Denzel Washington, Anika Noni Rose dazzle in ‘A Raisin in the Sun’

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Lorraine Hansberry’s classic play A Raisin in the Sun returned to Broadway this week, and this latest revival breathes new life into a timeless piece of American theater. With two-time Academy Award-winner Denzel Washington taking on the role of frustrated dreamer Walter Lee Younger; Oscar nominee Sophie Okonedo plays his practical wife, Ruth; and Broadway veterans LaTanya Richardson and Anika Noni Rose as the family matriarch and Walter Lee’s little sister, respectively, this is a cast for the ages. And, despite the presence of a Hollywood superstar, this is truly an ensemble work.

Washington’s take on the iconic role of Walter Lee is slightly subdued when compared to many earlier performances, but he brings a physical weariness to Walter Lee that communicates the downtrodden spirit of a man who’s reach always seems to exceed his grasp. And there are moments between Washington’s Walter and Okonedo’s Ruth that are alternately poignant and cruel. As Momma Lena Younger, Richardson is stern and wise and serves as the story’s moral center and the play’s emotional anchor. But the real revelation in this revival is Rose’s Beneatha. Rose is charming, funny, biting and altogether human as the idealistic and fiery college student, she’s captivating — whether prancing around in traditional African garb that her Nigerian suitor, Joseph Asagai, brings her, or coldly ripping apart her older brother for his careless ways.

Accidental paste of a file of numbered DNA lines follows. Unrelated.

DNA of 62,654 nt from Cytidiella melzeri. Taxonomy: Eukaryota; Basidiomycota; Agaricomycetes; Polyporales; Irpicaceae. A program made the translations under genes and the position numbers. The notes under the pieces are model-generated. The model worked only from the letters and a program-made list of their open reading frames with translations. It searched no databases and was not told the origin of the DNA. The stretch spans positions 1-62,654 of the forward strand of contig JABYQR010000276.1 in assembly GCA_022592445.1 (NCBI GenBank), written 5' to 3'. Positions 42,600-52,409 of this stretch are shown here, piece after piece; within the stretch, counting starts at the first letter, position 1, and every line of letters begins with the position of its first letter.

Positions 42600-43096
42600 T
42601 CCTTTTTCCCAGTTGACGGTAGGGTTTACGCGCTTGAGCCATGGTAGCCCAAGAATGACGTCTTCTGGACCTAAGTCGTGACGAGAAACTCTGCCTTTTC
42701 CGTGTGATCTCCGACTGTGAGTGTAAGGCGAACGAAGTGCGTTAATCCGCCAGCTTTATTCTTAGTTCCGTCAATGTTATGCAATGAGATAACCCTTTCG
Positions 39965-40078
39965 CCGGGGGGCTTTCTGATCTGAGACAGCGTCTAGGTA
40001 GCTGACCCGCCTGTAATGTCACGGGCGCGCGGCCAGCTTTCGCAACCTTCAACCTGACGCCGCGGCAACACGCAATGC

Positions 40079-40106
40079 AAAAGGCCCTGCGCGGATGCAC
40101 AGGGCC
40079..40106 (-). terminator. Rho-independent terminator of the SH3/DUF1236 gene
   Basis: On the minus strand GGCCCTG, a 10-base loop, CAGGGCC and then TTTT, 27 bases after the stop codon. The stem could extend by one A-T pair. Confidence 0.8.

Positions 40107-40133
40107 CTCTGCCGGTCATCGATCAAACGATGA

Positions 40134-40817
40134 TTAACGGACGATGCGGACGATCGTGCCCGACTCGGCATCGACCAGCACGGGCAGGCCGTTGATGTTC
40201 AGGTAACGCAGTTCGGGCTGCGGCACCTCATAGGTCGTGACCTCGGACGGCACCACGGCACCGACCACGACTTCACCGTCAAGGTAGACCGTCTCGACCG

A Raisin in the Sun is a masterpiece and Hansberry’s story masterfully takes fans into the lives of this working class South Side Chicago family, struggling with the economic and racial difficulties of 1950s urban America. But it is also an examination of how ambitions, when they become all-consuming, can be destructive to those around us.

Each member of this family desperately wants to achieve more than their meager surroundings have to offer, and each one, at some point or another in the story, allows those desires to blind them to the bond that holds them together. In the hands of the cast and director Kenny Leon, this latest revival drives all of that home with some of the richest and most resonate storytelling on Broadway. No matter how many times you’ve seen the story — as Lena Younger says in regard to her troubled son, Walter, “There is always something left to love.”


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